Satellite Builders Pitched on Benefits of KLC

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Maggie Wall/KMXT

A number of the country’s top satellite builders were in Kodiak recently for a tour of the Narrow Cape launch site and a pep talk about the benefits of utilizing the local facility.

Encouraged by Alaska’s lieutenant governor, the group was told that the Kodiak Launch Complex offers a unique and affordable way for owners of small satellites to get their packages into space.

KMXT’s Maggie Wall has more.

(Kodiak satellites 4:31 "Big expensive…Kodiak launch site.")

Big, expensive, clunky satellites are so old tech and expensive.

Lt. Gov. Mead Treadwell says think "iPhones in orbit." Lots of small satellites working together to provide the same services as a much bigger, more clumsy unit.

The smaller satellites are cheaper to build, easier to get into space, and-guess what-Kodiak’s launch facility is just the right site to launch them into orbit. That’s what Treadwell told a group of top satellite experts a meeting last week.

Treadwell was the keynote speaker at this year’s Small Payload Rideshare Conference which is sponsored by the National Reconnaissance Office-the U.S. intelligence agency that launches spy satellites:

-((Treadwell 1 :34 "They have…were happening."))

A group of the top satellite makers made a short field trip to Kodiak to tour the Kodiak Launch Complex and learn how the facility can get their satellites into orbit for less money and with fewer hassles than if they caught a ride on a bigger rocket:.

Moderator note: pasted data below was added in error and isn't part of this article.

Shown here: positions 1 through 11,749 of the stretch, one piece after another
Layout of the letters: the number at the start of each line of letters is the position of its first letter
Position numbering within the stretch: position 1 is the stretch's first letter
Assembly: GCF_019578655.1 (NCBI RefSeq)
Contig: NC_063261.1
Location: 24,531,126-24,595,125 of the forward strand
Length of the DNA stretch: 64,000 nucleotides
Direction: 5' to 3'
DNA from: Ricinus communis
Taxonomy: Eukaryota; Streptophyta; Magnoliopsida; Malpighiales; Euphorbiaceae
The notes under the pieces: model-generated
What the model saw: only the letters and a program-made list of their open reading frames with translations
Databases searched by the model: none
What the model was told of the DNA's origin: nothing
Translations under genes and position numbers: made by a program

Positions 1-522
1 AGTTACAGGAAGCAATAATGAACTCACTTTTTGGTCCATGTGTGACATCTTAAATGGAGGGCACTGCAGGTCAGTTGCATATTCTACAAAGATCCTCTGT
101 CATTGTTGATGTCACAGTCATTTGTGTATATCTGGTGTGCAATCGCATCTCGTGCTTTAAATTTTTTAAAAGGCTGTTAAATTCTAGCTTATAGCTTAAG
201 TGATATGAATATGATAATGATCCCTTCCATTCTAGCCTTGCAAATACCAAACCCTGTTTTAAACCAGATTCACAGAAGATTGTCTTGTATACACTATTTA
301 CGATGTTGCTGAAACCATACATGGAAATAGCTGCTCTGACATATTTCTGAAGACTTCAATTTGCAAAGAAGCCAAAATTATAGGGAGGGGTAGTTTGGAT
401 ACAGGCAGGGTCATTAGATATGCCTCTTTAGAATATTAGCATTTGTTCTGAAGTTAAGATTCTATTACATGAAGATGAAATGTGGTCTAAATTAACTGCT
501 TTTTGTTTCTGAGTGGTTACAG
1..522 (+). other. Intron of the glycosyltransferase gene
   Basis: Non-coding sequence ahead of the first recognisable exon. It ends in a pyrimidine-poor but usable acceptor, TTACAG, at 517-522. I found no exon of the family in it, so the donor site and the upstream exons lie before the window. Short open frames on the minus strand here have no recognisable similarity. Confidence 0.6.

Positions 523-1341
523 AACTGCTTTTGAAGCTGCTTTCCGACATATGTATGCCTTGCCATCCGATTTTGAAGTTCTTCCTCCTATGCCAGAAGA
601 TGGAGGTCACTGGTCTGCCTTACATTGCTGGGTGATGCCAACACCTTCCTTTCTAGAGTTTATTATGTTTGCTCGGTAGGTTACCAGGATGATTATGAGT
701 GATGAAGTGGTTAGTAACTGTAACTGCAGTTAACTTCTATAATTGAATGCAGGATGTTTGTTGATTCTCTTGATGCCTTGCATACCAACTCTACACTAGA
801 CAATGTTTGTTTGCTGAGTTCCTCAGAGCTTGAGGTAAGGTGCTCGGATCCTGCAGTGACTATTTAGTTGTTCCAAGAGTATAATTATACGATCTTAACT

-((Treadwell 2 :27 "A lot of…where Kodiak can compete."))

Another place Kodiak has an advantage is as a test facility for people getting ready to send up a huge, very expensive piece of equipment:

-((Treadwell 3 :45 "Before the government…expensive bird."))

Treadwell says Kodiak can combine a number of small projects and load them onto a single rocket, thus opening a new option for satellite companies wanting to get into space faster:

-((Treadwell 4 :48 "There were people…in that regard."

Like many Alaska organizations and governments, the Kodiak Launch Complex is waiting for the governor to decide what will be funding in the state’s capital budget. The Alaska Aerospace Corporation had originally asked for $10 million. The final number in the budget on the governor’s desk is for $4 million.

-((Treadwell 5 :19 "I don’t think…to close it."))

Treadwell says there are a number of financial incentives available or in the works to encourage businesses to use the Kodiak launch site.

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